Op-Ed: Only Change Of Mindset Can Guarantee The End Of Superstition
By Ashutosh Mishra
Bhubaneswar: The spine chilling murder in a Keonjhar village of a 60-year-old tribal woman and her relative, both suspected to be practising sorcery, serves as a cruel reminder of how superstition continues to grip the minds of people even in 21st century Odisha.
While most such incidents are reported from tribal-dominated areas where high illiteracy and low level of education have a major role to play in shaping the mindset of people other regions are not immune to the problem. Only a few months ago we had seen the bizarre spectacle of a black magician trying to revive a dead woman, a victim of snakebite, near the morgue of Padampur sub-divisional headquarters hospital in Bargarh district.
Similar incidents have also taken place at some other hospitals in the state raising disturbing questions not only about how ‘ojhas’ and ‘disaris’ were allowed to practice their art at hospitals in full public view but also our mindset in general. People who seek the help these practitioners of the occult are either too desperate or have completely lost their faith in scientific methods of treatment.
While it is true that education has a major role to play in reducing the vulnerability of people to non-scientific practices it is no fool-proof guarantee. Even well educated people have been found not only subscribing to such beliefs but themselves carrying out acts associated with the practice of the occult.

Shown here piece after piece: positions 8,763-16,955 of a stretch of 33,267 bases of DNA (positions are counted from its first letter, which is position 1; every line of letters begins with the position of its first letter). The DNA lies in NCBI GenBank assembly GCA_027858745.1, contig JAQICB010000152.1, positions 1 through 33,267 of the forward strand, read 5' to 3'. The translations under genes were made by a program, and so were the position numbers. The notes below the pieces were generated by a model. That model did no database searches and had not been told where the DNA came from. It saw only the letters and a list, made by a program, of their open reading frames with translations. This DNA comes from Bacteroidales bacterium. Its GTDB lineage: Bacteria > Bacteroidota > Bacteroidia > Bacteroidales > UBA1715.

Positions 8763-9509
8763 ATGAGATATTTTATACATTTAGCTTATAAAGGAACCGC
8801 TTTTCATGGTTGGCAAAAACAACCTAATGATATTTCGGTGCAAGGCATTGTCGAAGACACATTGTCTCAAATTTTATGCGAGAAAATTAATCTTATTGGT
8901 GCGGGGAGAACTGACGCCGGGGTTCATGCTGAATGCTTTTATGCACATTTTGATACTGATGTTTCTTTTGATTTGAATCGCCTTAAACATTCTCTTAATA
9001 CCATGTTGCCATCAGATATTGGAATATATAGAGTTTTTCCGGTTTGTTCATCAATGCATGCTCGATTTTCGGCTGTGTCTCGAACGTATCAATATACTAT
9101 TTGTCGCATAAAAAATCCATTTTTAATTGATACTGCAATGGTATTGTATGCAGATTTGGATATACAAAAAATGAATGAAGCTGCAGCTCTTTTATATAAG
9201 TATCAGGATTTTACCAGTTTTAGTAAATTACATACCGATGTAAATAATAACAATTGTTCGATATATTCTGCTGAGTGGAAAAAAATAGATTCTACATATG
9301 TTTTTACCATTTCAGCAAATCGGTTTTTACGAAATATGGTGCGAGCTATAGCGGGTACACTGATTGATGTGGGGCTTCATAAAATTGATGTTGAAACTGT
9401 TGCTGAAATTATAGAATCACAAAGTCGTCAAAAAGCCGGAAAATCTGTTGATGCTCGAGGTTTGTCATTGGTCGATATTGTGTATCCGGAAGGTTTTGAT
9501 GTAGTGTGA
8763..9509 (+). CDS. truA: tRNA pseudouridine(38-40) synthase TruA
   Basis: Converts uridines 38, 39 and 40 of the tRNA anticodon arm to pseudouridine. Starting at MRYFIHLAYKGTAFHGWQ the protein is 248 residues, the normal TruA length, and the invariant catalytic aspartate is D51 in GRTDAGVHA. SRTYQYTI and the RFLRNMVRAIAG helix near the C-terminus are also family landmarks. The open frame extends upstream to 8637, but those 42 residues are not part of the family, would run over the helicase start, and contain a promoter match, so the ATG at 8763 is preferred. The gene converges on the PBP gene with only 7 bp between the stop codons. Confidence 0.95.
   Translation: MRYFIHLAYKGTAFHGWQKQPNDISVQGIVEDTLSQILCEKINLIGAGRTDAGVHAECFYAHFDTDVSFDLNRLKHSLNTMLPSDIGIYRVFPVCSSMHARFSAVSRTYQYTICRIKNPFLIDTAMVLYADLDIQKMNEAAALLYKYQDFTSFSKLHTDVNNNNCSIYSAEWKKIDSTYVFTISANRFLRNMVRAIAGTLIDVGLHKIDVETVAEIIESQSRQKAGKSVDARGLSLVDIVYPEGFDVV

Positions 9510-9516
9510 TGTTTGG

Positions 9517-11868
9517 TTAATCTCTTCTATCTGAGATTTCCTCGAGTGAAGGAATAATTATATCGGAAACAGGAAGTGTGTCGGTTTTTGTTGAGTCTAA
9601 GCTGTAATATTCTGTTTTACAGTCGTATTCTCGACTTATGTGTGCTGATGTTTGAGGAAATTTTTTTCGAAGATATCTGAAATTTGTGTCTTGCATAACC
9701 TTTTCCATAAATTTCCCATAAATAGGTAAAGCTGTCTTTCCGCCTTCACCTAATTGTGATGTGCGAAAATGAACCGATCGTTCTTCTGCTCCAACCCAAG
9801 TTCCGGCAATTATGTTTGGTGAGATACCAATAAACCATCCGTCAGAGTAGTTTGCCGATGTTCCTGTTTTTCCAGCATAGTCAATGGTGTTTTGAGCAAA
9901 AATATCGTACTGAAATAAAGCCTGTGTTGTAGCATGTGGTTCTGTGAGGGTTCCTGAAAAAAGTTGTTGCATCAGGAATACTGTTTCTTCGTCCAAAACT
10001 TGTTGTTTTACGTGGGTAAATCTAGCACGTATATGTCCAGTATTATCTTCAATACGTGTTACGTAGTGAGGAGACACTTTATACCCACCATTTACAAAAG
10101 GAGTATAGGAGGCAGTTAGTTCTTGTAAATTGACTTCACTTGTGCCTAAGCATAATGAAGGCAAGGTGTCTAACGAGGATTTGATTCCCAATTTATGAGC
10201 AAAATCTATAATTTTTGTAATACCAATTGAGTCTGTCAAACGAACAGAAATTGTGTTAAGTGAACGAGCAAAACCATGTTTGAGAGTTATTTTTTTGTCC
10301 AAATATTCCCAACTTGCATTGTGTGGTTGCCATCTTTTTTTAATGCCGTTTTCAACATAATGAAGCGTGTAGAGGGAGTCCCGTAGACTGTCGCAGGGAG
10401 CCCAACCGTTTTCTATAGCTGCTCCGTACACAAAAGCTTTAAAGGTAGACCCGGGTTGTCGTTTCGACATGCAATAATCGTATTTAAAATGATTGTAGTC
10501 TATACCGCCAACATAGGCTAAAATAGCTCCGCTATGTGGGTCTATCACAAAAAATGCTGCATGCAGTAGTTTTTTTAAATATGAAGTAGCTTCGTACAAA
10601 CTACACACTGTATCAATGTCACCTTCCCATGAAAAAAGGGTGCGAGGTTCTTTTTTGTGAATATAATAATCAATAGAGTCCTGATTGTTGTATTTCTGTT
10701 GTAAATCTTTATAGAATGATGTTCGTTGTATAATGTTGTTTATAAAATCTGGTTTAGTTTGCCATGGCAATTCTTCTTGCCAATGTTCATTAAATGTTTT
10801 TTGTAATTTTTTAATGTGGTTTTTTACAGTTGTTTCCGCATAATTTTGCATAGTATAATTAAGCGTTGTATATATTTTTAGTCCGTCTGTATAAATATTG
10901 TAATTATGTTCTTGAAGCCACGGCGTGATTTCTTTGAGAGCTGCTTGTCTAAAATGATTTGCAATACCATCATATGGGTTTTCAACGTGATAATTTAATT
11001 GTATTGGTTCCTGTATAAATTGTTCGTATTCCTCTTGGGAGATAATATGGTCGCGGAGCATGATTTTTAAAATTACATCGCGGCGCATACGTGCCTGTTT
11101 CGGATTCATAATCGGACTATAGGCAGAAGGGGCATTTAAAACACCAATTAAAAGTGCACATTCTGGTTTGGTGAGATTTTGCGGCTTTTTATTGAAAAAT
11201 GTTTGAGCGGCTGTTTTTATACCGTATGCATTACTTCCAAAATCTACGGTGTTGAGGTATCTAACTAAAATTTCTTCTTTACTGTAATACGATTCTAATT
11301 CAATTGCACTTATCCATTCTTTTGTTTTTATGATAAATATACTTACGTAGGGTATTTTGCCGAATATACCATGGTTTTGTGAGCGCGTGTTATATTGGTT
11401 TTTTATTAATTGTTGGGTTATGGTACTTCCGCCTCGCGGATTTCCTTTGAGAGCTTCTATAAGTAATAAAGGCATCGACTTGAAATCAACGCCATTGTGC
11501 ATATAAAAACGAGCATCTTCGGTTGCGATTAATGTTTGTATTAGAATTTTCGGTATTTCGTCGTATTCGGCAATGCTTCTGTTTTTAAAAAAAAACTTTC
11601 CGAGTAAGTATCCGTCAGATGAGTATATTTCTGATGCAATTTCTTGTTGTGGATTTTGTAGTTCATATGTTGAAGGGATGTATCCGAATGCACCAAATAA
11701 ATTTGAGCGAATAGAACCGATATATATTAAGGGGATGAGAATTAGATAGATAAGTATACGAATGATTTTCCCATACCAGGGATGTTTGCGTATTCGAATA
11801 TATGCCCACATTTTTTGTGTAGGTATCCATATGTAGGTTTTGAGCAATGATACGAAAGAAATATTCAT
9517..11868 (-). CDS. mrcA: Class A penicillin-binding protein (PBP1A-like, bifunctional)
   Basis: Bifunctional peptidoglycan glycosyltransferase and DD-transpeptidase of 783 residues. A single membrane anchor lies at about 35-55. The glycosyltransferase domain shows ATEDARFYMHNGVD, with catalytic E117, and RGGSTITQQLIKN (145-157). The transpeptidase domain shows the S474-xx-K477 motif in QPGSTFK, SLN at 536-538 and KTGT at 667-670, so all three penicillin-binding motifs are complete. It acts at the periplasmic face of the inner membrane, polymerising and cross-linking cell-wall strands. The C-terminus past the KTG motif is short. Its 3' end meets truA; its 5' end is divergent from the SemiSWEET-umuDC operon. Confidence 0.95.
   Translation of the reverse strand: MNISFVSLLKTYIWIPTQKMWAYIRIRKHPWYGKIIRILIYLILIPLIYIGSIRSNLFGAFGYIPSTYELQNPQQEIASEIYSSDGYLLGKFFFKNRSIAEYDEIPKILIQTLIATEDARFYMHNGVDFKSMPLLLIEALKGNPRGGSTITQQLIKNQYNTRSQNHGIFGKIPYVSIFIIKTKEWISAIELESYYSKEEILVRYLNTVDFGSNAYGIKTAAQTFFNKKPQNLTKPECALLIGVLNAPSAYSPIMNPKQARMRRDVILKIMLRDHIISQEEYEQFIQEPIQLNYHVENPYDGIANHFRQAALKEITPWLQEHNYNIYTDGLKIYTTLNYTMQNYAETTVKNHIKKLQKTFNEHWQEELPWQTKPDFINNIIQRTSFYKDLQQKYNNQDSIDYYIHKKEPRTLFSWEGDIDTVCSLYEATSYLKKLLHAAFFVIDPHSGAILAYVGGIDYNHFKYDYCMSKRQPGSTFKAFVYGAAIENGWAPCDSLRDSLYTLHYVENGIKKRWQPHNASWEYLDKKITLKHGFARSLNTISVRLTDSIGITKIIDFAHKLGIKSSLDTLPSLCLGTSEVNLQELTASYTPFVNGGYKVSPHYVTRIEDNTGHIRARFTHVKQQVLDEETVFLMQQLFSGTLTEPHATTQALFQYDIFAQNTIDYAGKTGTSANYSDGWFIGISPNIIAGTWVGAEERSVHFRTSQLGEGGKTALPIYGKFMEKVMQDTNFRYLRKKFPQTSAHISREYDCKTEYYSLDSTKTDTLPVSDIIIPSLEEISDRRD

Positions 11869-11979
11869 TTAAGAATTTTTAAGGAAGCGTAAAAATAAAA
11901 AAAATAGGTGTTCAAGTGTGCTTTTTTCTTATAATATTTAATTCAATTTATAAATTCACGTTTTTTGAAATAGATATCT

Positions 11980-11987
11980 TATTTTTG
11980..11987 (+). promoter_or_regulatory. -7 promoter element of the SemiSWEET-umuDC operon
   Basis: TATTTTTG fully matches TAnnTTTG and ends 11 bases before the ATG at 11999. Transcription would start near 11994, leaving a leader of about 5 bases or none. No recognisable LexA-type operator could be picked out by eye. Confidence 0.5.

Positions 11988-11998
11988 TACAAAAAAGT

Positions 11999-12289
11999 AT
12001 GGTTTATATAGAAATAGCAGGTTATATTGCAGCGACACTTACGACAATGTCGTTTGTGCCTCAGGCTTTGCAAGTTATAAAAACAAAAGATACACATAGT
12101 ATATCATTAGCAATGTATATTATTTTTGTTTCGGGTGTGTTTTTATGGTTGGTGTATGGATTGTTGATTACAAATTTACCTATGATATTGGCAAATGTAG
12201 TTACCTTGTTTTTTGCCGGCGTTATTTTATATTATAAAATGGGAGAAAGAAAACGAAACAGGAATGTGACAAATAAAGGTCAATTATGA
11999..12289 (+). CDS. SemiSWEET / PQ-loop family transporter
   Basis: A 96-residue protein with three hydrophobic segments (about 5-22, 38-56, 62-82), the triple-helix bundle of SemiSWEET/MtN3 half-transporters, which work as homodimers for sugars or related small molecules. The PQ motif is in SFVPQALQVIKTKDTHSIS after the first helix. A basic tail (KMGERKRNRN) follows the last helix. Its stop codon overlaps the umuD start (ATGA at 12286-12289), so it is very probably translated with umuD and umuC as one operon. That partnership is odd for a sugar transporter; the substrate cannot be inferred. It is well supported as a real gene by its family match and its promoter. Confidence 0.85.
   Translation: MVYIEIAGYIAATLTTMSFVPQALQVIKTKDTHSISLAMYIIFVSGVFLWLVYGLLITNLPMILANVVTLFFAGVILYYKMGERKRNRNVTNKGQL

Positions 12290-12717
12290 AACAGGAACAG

A few years ago a young college going girl in western Odisha was allegedly killed by her friends in the fulfilment of a bizarre religious ritual. The accused, it later transpired, were the fanatic followers of a cult. In yet another incident a six year old girl in Balasore district was kidnapped and her wrist cut to drain blood to appease goddess Kali.
The phenomenon, however, has been most visible in the tribal-dominated districts of the state, especially in districts such as Sundergarh, Kenojhar and Mayurbhanj. Several cases of witch hunting have been reported from these districts with women invariably at the receiving end. There have been instances of vindictive relatives feeding human excreta to women suspected to be practising black magic.
Sundergarh district police in the past had even tried sensitizing people in tribal hamlets against such beliefs by engaging scientists and rationalists who went around holding demonstrations to debunk popular myths associated with black magic and sorcery. But the effort seems to have failed to achieve desired results with people still putting their faith in such practices.
Incidently Odisha is among the few states of the country which has a law to curb such activities. The Odisha Prevention of Witch Hunting Act, 2013 is supposed to act as a deterrent in such matters but the state needs to implement it with greater zeal. It is important to ensure that police personnel are well versed with the provisions of this law so that they can implement it strictly.
More than being a legal issue it is a social problem and needs the involvement of social activists and non-government organisations in spreading awareness against superstitious practices. The day such an awareness drive turns into the social movement we can be hopeful of putting an end to crimes born out of superstition.
(DISCLAIMER: This is an opinion piece. The views expressed are author’s own and have nothing to do with OTV’s charter or views. OTV does not assume any responsibility or liability for the same.)